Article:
Action on cluster munitions in Kosovo

At the Dubrovnik First Review Conference of the Convention on Cluster Munitions today, the Swiss FDFA, The HALO Trust, and Norwegian People’s Aid (NPA) held an event to draw international attention to the neglected problem of cluster munition contamination in Kosovo.

A joint survey in 2013 by the Kosovo Mine Action Centre (KMAC) and HALO, identified 51 cluster munition strikes and 79 minefields. An independent evaluation in 2014 found that at current capacity it will take 12 years to clear this problem

During 2014-15 NPA conducted cluster munition survey in four municipalities of northern Kosovo in cooperation with KMAC. This survey confirmed 23 new cluster munition strikes and identified an additional 7 potential cluster munition strikes in need of technical survey and clearance.

Kosovo’s cluster munition contamination is a consequence of 78 days of bombing by NATO in 1999. NATO aircraft bombed 333 locations dropping 1,392 bombs that released 295,700 submunitions. The failure rate of the submunitions was typically between 10-15% and this resulted in tens of thousands of sensitive unexploded submunitions lying on and under the ground in strike areas. A large clearance programme followed under a UN mandate but this ended in 2001, leaving Kosovo with many minefields and cluster munition strikes needing to be cleared.

HALO returned to Kosovo in 2004 and since then has cleared 47 strikes, destroying over 1,400 submunitions.

Speaking at the Kosovo event François Garraux of the Swiss FDFA, a longstanding supporter of mine action in Kosovo, said that for successful national clearance programmes “it is important for donor countries like Switzerland to provide international cooperation and assistance, including sufficient and predictable funding.”

Darvin Lisica, Regional Director NPA South East Europe said:

NPA plans to develop a land release strategy for areas contaminated with cluster munition remnants in northern Kosovo. Working with KMAC and other organisations we would like to create a safe environment, free of mines, cluster munition and other explosive remnants of war for all affected communities in Kosovo.

Speaking on behalf of The HALO Trust, Andrew Moore, Regional Director said:

Kosovo’s unrecognised status means that it cannot join the Convention or the Mine Ban Treaty. It does not possess cluster munitions and mines and it does fund its own clearance capacity, the Kosovo Security Force, but it still needs help. If the people of Kosovo have to wait another 12 years, they will have lived with the fear of cluster munitions and mines for 27 years. If ever there was a deserving case for a country to receive international assistance to clear its mines and cluster munitions in a timely manner, it is Kosovo.

The Convention on Cluster Munitions (CCM) is an international treaty that addresses the humanitarian consequences to civilians caused by cluster munitions, through an agreement by states parties not to manufacture, purchase or use cluster munitions and a framework to clear existing strikes.

The HALO Trust and partners join forces in call to action on cluster munitions in Kosovo

At the Dubrovnik First Review Conference of the Convention on Cluster Munitions today, the Swiss FDFA, The HALO Trust, and Norwegian People’s Aid (NPA) held an event to draw international attention to the neglected problem of cluster munition contamination in Kosovo. 

A joint survey in 2013 by the Kosovo Mine Action Centre (KMAC) and HALO, identified 51 cluster munition strikes and 79 minefields. An independent evaluation in 2014 found that at current capacity it will take 12 years to clear this problem

During 2014-15 NPA conducted cluster munition survey in four municipalities of northern Kosovo in cooperation with KMAC. This survey confirmed 23 new cluster munition strikes and identified an additional 7 potential cluster munition strikes in need of technical survey and clearance.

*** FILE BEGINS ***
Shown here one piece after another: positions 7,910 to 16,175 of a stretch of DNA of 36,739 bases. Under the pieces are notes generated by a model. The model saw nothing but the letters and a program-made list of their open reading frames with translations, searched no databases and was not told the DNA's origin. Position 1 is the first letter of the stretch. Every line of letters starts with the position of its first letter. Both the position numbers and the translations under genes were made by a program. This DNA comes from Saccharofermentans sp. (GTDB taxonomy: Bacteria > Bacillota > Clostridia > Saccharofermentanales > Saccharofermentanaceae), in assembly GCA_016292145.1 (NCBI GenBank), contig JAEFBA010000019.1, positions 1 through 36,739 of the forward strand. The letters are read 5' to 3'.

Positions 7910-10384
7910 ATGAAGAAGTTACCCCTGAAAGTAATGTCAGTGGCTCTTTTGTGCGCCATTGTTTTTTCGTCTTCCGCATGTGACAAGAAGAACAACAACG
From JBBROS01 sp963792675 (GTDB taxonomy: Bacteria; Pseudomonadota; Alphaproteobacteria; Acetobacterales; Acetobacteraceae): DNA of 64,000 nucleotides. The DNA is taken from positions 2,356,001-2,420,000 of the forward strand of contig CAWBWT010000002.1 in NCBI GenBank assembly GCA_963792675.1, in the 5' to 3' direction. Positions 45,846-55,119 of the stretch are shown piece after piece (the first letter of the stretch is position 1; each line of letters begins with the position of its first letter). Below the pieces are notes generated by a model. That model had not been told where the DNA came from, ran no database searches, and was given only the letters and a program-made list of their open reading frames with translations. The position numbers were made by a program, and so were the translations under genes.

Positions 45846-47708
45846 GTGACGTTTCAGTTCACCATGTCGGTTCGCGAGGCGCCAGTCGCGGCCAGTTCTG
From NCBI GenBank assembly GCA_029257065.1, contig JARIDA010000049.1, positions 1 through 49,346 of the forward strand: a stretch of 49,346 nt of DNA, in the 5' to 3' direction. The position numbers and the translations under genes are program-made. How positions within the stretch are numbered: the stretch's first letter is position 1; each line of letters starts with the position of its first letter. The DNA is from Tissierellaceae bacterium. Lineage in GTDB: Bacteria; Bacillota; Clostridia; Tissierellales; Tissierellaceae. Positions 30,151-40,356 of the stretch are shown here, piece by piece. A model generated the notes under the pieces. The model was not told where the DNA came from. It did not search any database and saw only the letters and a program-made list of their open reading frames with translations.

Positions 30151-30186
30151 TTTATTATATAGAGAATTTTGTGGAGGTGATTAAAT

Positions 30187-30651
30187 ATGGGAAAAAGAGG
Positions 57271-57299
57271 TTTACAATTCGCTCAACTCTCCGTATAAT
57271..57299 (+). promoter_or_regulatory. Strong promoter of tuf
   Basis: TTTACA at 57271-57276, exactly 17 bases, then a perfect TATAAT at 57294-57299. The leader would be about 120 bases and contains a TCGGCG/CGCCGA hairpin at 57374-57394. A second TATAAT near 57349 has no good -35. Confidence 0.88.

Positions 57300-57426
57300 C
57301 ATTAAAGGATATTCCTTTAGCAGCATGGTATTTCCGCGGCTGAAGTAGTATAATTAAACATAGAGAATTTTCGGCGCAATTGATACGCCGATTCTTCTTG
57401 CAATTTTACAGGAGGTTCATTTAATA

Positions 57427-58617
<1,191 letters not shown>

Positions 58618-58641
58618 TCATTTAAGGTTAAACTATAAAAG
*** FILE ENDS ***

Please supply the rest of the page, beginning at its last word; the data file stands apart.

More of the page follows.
A legacy of bombing in 1999

Kosovo’s cluster munition contamination is a consequence of 78 days of bombing by NATO in 1999. NATO aircraft bombed 333 locations dropping 1,392 bombs that released 295,700 submunitions. The failure rate of the submunitions was typically between 10-15% and this resulted in tens of thousands of sensitive unexploded submunitions lying on and under the ground in strike areas. A large clearance programme followed under a UN mandate but this ended in 2001, leaving Kosovo with many minefields and cluster munition strikes needing to be cleared. 

HALO returned to Kosovo in 2004 and since then has cleared 47 strikes, destroying over 1,400 submunitions. 

Speaking at the Kosovo event François Garraux of the Swiss FDFA, a longstanding supporter of mine action in Kosovo, said that for successful national clearance programmes “it is important for donor countries like Switzerland to provide international cooperation and assistance, including sufficient and predictable funding.”

Darvin Lisica, Regional Director NPA South East Europe said: 

“NPA plans to develop a land release strategy for areas contaminated with cluster munition remnants in northern Kosovo. Working with KMAC and other organisations we would like to create a safe environment, free of mines, cluster munition and other explosive remnants of war for all affected communities in Kosovo.”

Speaking on behalf of The HALO Trust, Andrew Moore, Regional Director said: 

“Kosovo’s unrecognised status means that it cannot join the Convention or the Mine Ban Treaty. It does not possess cluster munitions and mines and it does fund its own clearance capacity, the Kosovo Security Force, but it still needs help. If the people of Kosovo have to wait another 12 years, they will have lived with the fear of cluster munitions and mines for 27 years. If ever there was a deserving case for a country to receive international assistance to clear its mines and cluster munitions in a timely manner, it is Kosovo. "

 The Convention on Cluster Munitions (CCM) is an international treaty that addresses the humanitarian consequences to civilians caused by cluster munitions, through an agreement by states parties not to manufacture, purchase or use cluster munitions and a framework to clear existing strikes. 

-Seemoreat: http://www.halotrust.org/media-centre/news-press-releases/action-cluster-munitions-kosovo#sthash.hT19dOru.dpuf

The HALO Trust and partners join forces in call to action on cluster munitions in Kosovo